Here’s another Inominandum Memorandum – this one a couple weeks ago but obviously eternally applicable:
“Earlier this week on Facebook, Jake Stratton Kent stated: ‘Conjurin’ was always complicated, time consuming and specialized; simplifying it for modern times is at best a well meaning error, more usually something else.’
“Some people that know me as a lover of streamlining might be surprised to find out that I agree with his statement. Streamlining is not simplifying for the sake of making something easy. It has to be done in a way that does not jettison important aspects of the work. You only know what’s important after actually doing those parts. Lots of mis-steps are made when people assume that purification is “just moralistic Christian rubbish”, that “the tools don’t matter, only the inten does”, or that compelling spirits is “imperialist and unnecessary”. I might have drifted into that last error myself a few times.
“I am not afraid of complexity. My Sorcery of Hekate class is after all a single ritual (with variations and exchangeable parts) that takes 7 months of training to learn and use well. I get that simplicity for the sake of making something easy is indeed an error, but so is unnecessary complexity, and for as complicated as magic is, some things are unnecessarily complex.
“There are a few things that I have learned from economics that I find apply in all sorts of other endeavors. One of them is Parkinsons Law which states that work expands to fill the time available for its completion. If you set aside a few hours for a ritual, chances are you will write a ritual that takes that amount of time. If you set aside less time, there is a chance it can happen in less time. This is why, I think, some people got results doing Abramelin as a six month operation as listed in Mathers translation, rather than the 18 month operation detailed in the German sources translated in the Dehn edition. FWIW I left mind open ended and it took me 9 months.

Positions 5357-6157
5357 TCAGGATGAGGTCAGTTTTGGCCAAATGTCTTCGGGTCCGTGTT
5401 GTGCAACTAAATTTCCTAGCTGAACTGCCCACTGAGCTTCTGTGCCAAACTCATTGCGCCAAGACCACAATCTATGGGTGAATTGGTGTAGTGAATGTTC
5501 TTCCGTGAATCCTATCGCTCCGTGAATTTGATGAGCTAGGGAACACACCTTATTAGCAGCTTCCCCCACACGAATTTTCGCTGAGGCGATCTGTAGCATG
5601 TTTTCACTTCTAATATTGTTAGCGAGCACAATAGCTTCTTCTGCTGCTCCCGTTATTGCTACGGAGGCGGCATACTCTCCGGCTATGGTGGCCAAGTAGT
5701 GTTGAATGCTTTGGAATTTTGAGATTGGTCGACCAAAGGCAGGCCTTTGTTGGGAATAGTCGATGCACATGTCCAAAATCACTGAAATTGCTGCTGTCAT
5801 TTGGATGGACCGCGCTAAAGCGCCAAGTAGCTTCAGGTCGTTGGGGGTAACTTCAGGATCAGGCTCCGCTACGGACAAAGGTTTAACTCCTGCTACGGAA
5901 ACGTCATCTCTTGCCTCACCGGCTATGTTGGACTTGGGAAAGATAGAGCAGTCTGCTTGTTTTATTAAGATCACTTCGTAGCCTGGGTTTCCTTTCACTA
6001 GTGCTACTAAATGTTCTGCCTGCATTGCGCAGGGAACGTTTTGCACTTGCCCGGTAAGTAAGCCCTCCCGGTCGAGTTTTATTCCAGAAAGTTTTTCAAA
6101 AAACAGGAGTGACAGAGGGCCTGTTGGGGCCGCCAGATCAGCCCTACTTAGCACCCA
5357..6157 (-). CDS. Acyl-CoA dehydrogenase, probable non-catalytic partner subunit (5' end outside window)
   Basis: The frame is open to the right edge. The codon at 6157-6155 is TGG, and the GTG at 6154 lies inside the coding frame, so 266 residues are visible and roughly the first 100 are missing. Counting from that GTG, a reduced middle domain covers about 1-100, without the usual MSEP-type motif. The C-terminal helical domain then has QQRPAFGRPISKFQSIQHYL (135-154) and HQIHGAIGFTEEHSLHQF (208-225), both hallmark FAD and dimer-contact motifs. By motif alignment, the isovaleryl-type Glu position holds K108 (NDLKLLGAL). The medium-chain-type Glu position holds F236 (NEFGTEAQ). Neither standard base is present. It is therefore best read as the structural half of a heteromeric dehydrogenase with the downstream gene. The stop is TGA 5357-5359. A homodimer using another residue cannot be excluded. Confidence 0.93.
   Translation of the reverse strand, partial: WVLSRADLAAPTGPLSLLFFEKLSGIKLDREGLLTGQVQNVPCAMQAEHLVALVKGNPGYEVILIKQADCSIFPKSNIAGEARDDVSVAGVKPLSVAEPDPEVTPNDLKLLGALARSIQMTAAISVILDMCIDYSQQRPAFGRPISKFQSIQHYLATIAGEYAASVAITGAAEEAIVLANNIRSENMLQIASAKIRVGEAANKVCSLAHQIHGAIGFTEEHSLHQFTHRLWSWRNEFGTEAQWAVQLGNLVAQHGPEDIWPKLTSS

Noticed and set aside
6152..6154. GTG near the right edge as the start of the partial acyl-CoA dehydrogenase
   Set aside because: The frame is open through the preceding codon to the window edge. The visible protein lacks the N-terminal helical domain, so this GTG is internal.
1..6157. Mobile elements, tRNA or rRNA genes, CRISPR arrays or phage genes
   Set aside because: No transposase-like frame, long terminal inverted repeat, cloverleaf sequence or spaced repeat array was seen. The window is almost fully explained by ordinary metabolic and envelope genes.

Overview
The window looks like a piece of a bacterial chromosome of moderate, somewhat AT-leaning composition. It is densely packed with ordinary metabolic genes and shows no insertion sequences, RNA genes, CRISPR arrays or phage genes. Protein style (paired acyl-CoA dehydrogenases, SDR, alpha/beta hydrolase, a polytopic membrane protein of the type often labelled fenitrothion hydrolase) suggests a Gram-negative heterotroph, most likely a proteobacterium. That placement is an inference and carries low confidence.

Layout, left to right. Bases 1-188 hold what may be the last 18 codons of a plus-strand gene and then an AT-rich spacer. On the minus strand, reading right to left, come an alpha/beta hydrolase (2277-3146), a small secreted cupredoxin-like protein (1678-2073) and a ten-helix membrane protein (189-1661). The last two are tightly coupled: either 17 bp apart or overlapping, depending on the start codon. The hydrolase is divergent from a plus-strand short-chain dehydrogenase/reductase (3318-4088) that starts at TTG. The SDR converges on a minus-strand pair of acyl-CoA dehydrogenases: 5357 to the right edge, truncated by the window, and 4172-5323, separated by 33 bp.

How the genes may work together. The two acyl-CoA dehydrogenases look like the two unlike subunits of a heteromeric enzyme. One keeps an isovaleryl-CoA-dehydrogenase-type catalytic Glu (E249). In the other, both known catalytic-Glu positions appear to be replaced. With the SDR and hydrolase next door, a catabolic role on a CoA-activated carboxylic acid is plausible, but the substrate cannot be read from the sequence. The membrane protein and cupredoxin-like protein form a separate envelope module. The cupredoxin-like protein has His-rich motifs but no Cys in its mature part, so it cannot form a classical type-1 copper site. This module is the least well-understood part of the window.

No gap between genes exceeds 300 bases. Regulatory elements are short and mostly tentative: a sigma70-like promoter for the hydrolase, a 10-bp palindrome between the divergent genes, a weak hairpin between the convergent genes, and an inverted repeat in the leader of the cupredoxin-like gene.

“Sometimes tasks expand to fill the money available for them as well as the time. Anyone that has ever run a club in college or a non-profit that is funded by a grant knows this well – if you do not use all the money that you have been given you will get less next year, if you use it all, you might get better funding because you showed need. There is zero incentive to streamline or create efficiency. Well, when you have a church or a large a amount of disposable income available – the task tends to expand into the funds and materials available. Doubly true if you are getting funded by a benefactor or charging clients. Once you establish that you used expensive kit, or oodles of time, you start to view it as necessary rather than as simply elaborate.
“Once when I gave a talk at Bryn Mawr Professor Radcliff Edmonds remarked that the PGM contains several rituals that are all done to achieve essentially the same ends, but some are exceedingly elaborate, while others are fairly simple. Are the elaborate ones better? I don’t know, but it is possible that the magicians who performed those more elaborate workings either simply had more things and time available, or wanted to justify expenses to clients that were paying them for the work.
“I want to be clear, there is nothing wrong with elaboration. There is a lot of value in coming up with elaborate versions of things as well as the streamlined versions. Sometimes its is that extra time and elaboration that unlocks things, but sometimes its not.
“Since we are talking about economics, its worth keeping in mind that gratuitous complexity is not only unnecessary but can be harmful. The Global Simplicity Index from 2011 found that companies lose and average of 10.2% of their profits from unnecessary complexity. The same can be true in magic. There is a certain point where the long conjuration you have to speak might actually be blocking you from sensing the presence of the spirit and the accumulation of ever more occult “stuff” is keeping you from using a few simple tools effectively.
“So I guess my point in writing this is, whether in magic or any other endeavor, be wary of people selling you fast and easy solutions, as they are often not solutions at all. But don’t be afraid to streamline something or experiment in an effort to improve or achieve greater effect and impact. Just be sure that you really have an understanding based on experience what it is you are replacing, rejecting, or resolving.”
and because it’s not fair to just take and not give back, we’d like to point out that Inominandum has opened registration for his latest series of Strategic Sorcery classes: “Strategic Sovereignty: The Intersection of Business and Magic.”